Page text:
Government confirms politicians met FARC in Havana without authorization

The government on Tuesday confirmed that politicians traveled to Havana to meet with rebel group FARC without authorization. 

In an effort to discuss a bill President Juan Manuel Santos introduced in August that would put any agreement reached between the FARC and his government’s negotiators on a ballot referendum in the upcoming national elections, the rebels extended an invitation to congressional leaders to meet in Havana.

MORE: Members of Colombia’s Congress to meet FARC in Cuba

While Santos has not dismissed the notion, he has insisted that Colombian congressmen will only travel to Havana in order to meet with rebel group FARC when the government deems it appropriate.

MORE: Colombia congressmen will travel to Cuba when government deems appropriate: Santos

But in late September, the Inspector General’s office became aware of several public officials who traveled to Havana without the permission of the government, a claim the government has now confirmed.

MORE: Inspector General to investigate politicians who traveled to Havana to meet with FARC

“The government is very concerned with officials who have traveled without the authorization of the President,” explained Interior Minister Aurelio Iragorri Valencia. “The national government is the only entity who can authorize the presence of an official or individual in Cuba.”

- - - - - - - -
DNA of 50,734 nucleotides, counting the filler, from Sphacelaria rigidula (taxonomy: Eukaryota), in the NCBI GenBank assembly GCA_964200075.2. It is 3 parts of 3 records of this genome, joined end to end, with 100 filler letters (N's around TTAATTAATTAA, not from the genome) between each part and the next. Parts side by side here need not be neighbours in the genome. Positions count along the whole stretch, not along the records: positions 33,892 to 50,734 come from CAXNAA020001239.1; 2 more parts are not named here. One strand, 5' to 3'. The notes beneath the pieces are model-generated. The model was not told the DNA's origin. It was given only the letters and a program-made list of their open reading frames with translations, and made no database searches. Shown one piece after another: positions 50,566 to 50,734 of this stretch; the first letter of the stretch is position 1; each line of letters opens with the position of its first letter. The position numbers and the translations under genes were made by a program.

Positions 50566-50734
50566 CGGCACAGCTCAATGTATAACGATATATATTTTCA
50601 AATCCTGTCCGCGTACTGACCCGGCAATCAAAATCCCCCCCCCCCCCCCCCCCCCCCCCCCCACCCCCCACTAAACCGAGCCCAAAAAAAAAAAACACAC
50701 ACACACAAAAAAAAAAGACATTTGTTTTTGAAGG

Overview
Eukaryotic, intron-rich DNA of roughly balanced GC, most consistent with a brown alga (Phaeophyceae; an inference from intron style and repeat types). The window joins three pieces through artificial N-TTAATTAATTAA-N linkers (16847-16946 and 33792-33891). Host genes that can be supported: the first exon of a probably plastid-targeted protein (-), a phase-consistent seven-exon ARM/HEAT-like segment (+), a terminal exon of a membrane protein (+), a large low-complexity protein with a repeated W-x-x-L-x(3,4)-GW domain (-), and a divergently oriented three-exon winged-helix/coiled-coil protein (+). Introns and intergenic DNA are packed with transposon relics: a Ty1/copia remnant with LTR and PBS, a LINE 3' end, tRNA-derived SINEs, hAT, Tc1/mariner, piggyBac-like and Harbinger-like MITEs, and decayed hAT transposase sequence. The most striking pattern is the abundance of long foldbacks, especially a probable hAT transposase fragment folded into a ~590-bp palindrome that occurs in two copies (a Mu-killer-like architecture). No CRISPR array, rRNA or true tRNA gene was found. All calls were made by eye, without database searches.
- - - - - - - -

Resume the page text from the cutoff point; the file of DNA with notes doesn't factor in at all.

Last week, the leader of the council of Bogotá, Jose Horacio Serpa, was the first politician who acknowledged that he met with the FARC in Havana. However, he made it clear that all he had was a brief greeting in a hotel in Cuba with FARC negotiators.

The Inspector General’s office likened the offence to those embroiled in the parapolitics scandal, in which thousands of congressmen and other politicians have been linked to the AUC, a now defunct paramilitary group responsible for numerous human rights abuses.

“There is no difference between those who meet with the paramilitaries and those who in previous weeks, being a public official in violation of the legal prohibition without authorization of the president or high commissioner, have been operating in Havana,” insisted Inspector General Alejandro Ordóñez.

The government and rebel group FARC have been involved in peace talks since November in order to seek a negotiated end to the internal conflict.

While an accord has been reached regarding land reform, no agreements have been made on the issue of the FARC’s political participation, drug trafficking, the practicalities of the end of the armed conflict and the rights of the victims.


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